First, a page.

The latest magic trick I performed for my boys backfired.
The illusion part of it turned out great — an equation I told them to make up randomly as they punched it into a calculator was solved to show my phone number. Then the next random equation showed one boy’s birthday and next, the other boy’s.
I was a regular David Copperfield by the low standards of magic we have in our house.
But the kids didn’t walk away with the awe at my wizardry that I’d been aiming for.
Nope, they barricaded me in my room and tackled me when I escaped, all in punishment for the crime of refusing to give up the trick’s secret. Their justice isn’t cruel but it certainly is unusual— mostly made up of hurling themselves into me until I’m laughing so hard that they can knock me over, and then turning us into a frenzied dogpile.
Magic shows didn’t used to warrant that penalty because until this week I’d always teach the boys how to do any little illusion I performed. I even spent an hour once teaching a bunch of third-graders how to make a ketchup packet rise and fall in a water bottle under their magical gaze — stomping all over not only the magician’s code but also any shred of coolness I’d managed to carry into fatherhood.
But then I came across an old profile of sleight-of-hand artist Ricky Jay and lost myself for a while in a world where taking secrets of illusions to the grave sounds like the most noble thing a guy can do. It made me think of a line from Neil Gaiman’s “Sandman” comic book: “It’s the mystery that endures, not the explanation. A good mystery can last forever.”
Who doesn’t want to make something that lasts forever?
So now my sons have the mystery of the magic calculator and, to hear them tell it, a completely unreasonable dad who won’t tell them how it works.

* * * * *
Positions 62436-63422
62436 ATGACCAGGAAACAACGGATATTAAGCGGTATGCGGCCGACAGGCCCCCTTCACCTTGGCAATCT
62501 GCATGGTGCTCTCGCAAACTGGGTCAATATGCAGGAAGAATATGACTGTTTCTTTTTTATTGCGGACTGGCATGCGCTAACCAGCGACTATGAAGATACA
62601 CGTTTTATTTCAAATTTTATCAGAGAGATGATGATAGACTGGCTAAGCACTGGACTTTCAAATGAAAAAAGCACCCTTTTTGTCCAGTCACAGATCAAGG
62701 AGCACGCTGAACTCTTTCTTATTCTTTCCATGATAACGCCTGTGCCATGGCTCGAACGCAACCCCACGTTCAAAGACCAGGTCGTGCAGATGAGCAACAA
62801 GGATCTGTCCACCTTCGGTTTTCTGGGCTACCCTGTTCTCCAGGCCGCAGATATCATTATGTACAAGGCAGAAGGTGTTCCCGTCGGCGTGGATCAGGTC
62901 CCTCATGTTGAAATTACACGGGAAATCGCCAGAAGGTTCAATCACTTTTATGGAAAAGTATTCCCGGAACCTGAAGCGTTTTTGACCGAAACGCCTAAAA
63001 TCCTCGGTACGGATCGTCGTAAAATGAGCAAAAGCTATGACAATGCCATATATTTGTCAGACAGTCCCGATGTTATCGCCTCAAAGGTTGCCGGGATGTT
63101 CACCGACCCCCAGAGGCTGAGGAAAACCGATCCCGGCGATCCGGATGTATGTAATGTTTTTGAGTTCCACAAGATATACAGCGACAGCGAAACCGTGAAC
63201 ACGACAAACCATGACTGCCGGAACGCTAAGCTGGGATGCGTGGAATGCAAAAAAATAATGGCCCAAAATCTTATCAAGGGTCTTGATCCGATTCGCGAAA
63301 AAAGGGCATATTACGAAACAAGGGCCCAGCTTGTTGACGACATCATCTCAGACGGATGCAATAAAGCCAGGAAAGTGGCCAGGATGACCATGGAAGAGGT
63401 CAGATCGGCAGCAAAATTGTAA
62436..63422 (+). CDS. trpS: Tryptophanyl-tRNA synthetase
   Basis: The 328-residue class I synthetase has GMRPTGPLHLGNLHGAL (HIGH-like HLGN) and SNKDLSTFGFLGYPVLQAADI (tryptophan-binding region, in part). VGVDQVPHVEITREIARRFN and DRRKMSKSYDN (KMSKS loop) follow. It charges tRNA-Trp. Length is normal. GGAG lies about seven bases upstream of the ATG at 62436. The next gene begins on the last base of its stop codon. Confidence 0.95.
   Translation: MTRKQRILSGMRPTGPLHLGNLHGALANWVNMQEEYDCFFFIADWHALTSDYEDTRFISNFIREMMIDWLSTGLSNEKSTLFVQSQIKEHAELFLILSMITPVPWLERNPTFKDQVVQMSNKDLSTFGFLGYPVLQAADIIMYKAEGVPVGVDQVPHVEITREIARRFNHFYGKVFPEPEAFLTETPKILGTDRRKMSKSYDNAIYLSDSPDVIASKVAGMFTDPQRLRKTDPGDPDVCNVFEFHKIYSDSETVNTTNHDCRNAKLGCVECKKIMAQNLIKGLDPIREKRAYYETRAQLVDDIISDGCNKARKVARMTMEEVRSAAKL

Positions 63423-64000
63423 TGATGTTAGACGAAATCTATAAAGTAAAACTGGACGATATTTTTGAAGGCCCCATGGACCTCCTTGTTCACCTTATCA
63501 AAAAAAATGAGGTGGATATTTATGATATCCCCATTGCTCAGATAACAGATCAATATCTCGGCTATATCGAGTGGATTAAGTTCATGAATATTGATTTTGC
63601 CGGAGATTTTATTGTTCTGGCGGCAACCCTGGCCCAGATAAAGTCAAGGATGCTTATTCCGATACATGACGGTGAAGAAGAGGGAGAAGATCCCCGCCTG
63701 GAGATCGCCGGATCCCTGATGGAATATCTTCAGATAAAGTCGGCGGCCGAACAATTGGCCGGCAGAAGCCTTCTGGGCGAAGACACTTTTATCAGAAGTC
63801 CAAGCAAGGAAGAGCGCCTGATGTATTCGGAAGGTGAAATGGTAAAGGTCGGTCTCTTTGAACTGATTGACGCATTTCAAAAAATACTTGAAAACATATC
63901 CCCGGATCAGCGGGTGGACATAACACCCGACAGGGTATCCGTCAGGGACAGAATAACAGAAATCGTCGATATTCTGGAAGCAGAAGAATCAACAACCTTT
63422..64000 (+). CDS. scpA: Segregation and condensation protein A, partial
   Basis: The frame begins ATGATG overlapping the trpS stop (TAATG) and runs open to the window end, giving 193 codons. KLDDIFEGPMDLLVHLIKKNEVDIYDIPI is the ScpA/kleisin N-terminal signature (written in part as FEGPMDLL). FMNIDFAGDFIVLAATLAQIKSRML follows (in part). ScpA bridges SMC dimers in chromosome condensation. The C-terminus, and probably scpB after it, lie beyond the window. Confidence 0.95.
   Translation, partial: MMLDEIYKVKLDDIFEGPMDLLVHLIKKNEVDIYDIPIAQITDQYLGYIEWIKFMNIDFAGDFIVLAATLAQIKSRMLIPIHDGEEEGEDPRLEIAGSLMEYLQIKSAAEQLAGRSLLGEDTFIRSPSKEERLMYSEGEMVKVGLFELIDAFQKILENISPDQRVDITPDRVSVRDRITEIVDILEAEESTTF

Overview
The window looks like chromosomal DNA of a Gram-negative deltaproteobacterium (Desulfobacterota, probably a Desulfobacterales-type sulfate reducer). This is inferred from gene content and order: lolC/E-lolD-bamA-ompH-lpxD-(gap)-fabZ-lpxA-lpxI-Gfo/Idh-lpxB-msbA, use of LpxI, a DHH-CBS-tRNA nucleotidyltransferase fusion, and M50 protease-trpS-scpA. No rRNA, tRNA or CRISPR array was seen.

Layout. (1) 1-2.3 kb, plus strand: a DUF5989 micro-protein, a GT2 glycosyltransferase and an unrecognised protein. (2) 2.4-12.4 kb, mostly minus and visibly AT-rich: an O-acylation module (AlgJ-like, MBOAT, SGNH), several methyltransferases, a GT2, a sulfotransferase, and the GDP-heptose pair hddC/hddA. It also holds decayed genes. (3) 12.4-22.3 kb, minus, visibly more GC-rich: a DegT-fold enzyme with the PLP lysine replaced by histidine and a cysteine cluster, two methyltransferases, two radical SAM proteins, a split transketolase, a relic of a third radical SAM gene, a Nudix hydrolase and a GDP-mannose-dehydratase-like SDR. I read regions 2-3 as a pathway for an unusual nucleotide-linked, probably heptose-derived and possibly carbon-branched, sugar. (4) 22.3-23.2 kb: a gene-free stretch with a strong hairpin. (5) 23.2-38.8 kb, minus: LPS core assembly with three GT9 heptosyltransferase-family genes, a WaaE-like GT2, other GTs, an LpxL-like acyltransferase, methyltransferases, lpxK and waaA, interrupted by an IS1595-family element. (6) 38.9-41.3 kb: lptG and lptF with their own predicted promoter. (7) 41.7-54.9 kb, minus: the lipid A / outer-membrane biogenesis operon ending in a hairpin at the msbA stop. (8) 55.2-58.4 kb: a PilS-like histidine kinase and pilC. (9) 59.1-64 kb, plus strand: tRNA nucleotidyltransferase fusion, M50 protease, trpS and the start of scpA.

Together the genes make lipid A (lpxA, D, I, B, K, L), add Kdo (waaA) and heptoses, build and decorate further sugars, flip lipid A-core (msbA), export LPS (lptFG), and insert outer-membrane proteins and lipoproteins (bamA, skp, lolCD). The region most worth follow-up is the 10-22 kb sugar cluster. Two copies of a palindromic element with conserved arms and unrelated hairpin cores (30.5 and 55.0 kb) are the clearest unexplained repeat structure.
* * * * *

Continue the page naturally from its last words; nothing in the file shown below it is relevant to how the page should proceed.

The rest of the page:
And I’m thinking maybe I should have kept a lot of other things as mysteries in their young lives. It sure would have raised my profile.
Not too long ago I asked one of my sons when he figured out I can’t do everything.
“I never thought you could do everything,” came the deflating answer.
You know why? Because I passed up too many chances to make them think I have superpowers.
Smart moms and dads, I see now, have the right answer when long after bedtime they shout upstairs for books to be closed and the kids want to know how they were caught reading. It isn’t “Because I can hear pages turning.” It’s “Because I know.”
Smart moms and dads don’t make my mistake of laying bare the methods of deduction when their children ask, dumbfounded, how they got caught. “Because I know,” is enough. It puts kids on their toes and parents — as far as the little ones know — in possession of powerful secrets, and maybe even superpowers.
Smart moms and dads understand the secrecy of the magician’s code.
I blew it with my boys. They know what the smoke’s for and how the mirrors work in my parenting tricks. But if my wife and I ever have another little one, that kid’s going to be dumbfounded and dazzled.
First, though, we’ll have to bribe the kids we have now to keep our secrets. Finally showing them how the magic calculator works would probably buy them off.
Richard Espinoza is a former editor of the Johnson County Neighborhood News. You can reach him at firstname.lastname@example.org.